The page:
A Conversation with Kati Marton

A Conversation with Kati Marton
Hungarian Cultural Center
7:30 PM

2009 saw the release of Kati Marton’s celebrated memoir Enemies of the People: My Family\'s Journey to America. In this true-life thriller, Kati Marton drew on her skill as an investigative reporter to uncover the story of her journalist parents—how they survived the Nazis in Hungary and imprisonment by the Soviets during the Cold War.

On May 24, Ms. Marton will be joined by two notable Hungarian-Americans—author Evi Blaikie and physician Ivan Bodis-Wollner—who take on the dual role of interviewer for this very unique conversation.


Kati Marton, an award-winning former NPR and ABC News correspondent, is the author of Hidden Power: Presidential Marriages That Shaped Our History, a New York Times bestseller, as well as Wallenberg, The Polk Conspiracy, A Death in Jerusalem, The Great Escape, and a novel, An American Woman. Mother of a son and a daughter, she lives in New York with her husband, Richard Holbrooke.

Evi Blaikie(ne้ Weisz) was born in Paris to Hungarian Jewish immigrant parents less than a year before the outbreak of World War II. After the Germans overran Paris in 1940, her father Hermann, a member of the Communist party, went underground. Soon after, her mother, Magda was caught in a raid and sent to a slave labor camp. She spent much of the war in hiding in Hungary. Evi Blaikie attended the University of Vienna, Austria, were she studied languages. In 1960, she decided to leave Europe and accepted an invitation from her uncle to work for him in Caracas, Venezuela. From there she immigrated to the United States and married into a politically active Irish Catholic family. Evi studied fashion design and worked on New York\'s Seventh Avenue for twenty-five years. Her childhood memoirs are recounted in the book Magda\'s Daughter: A Hidden Child\'s Journey Home.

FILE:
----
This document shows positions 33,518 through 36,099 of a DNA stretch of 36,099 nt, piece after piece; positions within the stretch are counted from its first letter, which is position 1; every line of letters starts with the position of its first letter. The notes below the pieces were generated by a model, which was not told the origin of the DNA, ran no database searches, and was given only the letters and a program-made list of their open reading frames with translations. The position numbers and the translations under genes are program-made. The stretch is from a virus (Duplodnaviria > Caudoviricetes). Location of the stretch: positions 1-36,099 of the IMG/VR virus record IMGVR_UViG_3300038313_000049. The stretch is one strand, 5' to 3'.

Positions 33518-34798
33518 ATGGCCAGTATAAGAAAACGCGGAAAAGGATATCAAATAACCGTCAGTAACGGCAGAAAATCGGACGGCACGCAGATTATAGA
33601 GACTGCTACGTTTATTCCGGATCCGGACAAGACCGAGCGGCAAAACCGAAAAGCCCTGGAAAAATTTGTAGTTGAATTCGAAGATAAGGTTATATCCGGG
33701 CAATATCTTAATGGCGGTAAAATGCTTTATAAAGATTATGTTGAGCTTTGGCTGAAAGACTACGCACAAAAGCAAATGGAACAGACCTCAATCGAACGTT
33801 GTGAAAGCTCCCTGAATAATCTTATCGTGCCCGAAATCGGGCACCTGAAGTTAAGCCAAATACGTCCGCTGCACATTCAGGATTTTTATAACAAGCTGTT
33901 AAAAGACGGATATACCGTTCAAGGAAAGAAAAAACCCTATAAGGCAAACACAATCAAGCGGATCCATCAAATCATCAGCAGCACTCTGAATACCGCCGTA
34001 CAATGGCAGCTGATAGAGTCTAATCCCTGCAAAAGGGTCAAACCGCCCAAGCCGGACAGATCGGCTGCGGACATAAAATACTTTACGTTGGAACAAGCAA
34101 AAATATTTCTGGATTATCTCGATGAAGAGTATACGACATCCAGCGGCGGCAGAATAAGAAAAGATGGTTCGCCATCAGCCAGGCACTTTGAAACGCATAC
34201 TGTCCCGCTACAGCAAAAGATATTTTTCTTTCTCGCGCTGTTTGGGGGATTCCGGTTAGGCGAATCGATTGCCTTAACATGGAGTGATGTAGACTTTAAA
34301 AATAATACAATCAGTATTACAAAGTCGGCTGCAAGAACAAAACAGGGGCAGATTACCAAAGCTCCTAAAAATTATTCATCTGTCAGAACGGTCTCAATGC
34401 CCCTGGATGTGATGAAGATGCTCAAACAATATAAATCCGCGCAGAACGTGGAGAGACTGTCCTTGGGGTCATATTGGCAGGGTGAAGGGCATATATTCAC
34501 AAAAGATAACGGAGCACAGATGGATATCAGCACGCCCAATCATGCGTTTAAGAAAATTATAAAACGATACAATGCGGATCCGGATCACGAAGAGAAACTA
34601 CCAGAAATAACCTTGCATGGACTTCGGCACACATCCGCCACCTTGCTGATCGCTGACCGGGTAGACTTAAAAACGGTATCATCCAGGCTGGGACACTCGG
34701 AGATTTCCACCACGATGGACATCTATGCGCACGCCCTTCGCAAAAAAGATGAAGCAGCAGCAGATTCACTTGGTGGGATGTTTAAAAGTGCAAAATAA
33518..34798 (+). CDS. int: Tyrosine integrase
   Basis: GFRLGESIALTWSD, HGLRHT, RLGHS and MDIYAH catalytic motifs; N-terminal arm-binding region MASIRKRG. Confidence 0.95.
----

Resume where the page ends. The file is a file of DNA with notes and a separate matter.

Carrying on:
Ivan Bodis-Wollner, MD DSc was born in Szeged, Hungary and left in 1956. He spent 1968-1971 studying Physiology at Cambridge University and Artificial Intelligence at Edinburgh University (UK). Mr. Bodis-Wollner completed his internship and neurology residency at Mt. Sinai Hospital, NY where he spent 25 years, including tenured professorship in Neurology and Co-directorship of the Parkinson Disease and Related Disorders Center. He is currently Professor of Neurology and Ophthalmology at SUNY Downstate Medical School. Ivan Bodis-Wollner has earned many honors, is president of the International Society for Electroencephalography and Clinical Neuroscience and has edited/co-edited six books.

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